How to defend against PowerShell cyberattacks with InTrust automated response actions

We just released a new three-minute video that shows how you can monitor, detect and mitigate attacks happening using PowerShell commands.

PowerShell became very popular among penetration testers and hackers recently. Why I know this? Because it's in the latest FBI report on recent attack on US Infrastructure networks by a state-sponsored hackers group. Here is what they absolutely recommend to be able to detect such an cybersecurity attacks:

  • Detect lateral movement and privilege escalation by searching PowerShell logs for all filenames ending in “.ps1” contained in the IOC packages. (Note: requires Windows PowerShell version 5, and PowerShell logging must be enabled prior to the activity.)
  • Ensure the use of PowerShell version 5, with enhanced logging enabled. Older versions of PowerShell do not provide adequate logging of the PowerShell commands an attacker may have executed. Enable PowerShell module logging, script block logging, and transcription. Send the associated logs to a centralized log repository for monitoring and analysis.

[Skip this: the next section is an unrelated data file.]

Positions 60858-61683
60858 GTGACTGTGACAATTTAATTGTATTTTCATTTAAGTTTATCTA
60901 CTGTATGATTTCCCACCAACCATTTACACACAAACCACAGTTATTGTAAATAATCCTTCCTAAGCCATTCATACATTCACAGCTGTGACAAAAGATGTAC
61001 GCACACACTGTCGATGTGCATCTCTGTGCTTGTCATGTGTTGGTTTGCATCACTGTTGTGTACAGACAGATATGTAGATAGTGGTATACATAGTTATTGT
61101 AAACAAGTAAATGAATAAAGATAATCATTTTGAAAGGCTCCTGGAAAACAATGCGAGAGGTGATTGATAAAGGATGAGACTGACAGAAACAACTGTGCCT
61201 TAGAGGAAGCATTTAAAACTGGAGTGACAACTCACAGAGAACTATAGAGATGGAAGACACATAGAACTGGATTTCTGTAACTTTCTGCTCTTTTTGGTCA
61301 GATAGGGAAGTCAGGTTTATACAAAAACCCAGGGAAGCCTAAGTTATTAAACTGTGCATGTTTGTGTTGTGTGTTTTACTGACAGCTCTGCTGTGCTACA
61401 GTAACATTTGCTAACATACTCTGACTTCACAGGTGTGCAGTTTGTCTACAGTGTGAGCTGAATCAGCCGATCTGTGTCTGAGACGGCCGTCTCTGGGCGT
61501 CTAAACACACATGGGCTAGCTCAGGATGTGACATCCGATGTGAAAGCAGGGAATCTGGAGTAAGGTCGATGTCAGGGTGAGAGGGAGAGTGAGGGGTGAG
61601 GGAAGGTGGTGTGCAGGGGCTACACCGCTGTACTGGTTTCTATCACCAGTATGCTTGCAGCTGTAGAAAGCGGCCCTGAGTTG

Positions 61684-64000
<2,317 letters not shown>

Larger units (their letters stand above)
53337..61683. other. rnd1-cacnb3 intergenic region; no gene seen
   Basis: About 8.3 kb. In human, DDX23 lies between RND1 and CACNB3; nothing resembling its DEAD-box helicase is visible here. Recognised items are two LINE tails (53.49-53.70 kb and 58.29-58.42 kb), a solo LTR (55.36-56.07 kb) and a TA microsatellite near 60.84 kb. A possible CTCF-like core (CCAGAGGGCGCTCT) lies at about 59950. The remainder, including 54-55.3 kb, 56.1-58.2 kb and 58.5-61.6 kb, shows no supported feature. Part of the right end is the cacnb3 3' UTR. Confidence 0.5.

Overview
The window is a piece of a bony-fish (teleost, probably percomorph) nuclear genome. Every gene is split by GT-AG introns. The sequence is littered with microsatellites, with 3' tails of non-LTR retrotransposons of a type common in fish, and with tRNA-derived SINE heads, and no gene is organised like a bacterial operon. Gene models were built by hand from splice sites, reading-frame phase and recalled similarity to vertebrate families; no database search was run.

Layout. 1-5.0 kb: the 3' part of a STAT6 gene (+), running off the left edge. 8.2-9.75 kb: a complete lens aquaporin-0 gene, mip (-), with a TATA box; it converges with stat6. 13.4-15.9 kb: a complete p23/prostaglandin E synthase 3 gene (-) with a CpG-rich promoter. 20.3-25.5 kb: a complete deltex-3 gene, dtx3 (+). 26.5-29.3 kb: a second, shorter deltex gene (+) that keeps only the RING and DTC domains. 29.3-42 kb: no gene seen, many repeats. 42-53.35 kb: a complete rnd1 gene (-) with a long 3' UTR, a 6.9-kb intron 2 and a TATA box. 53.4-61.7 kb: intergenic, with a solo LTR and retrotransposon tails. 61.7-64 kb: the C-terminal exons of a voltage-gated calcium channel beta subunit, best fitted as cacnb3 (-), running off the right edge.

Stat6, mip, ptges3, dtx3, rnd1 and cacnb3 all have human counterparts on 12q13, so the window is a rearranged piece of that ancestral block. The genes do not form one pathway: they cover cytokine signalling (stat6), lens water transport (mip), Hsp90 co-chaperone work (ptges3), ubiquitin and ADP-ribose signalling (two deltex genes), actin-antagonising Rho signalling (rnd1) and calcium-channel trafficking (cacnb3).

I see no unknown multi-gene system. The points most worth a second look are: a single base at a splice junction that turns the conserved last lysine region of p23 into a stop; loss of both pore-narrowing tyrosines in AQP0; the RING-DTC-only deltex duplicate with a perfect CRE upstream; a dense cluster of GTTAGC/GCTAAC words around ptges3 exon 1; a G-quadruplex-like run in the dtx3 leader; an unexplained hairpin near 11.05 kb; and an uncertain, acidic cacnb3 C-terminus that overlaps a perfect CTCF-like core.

FBI and DHS is telling us that bad guys were using CrackMapExec. And we can see that this toolkit is using Mimikatz:

command = "Invoke-Mimikatz -Command '{}'".format(self.command)

And other PowerShell scripts from popular red-team toolkits such as PowerSploit. And in our video below (or at https://www.quest.com/video/defend-against-powershell-attacks-with-automated-response-actions8131372/) you can see how using InTrust you can log, detect and mitigate such dangerous PowerShell commands. Check out our previous post about this with explanations of what should be enabled in the environment for this to work.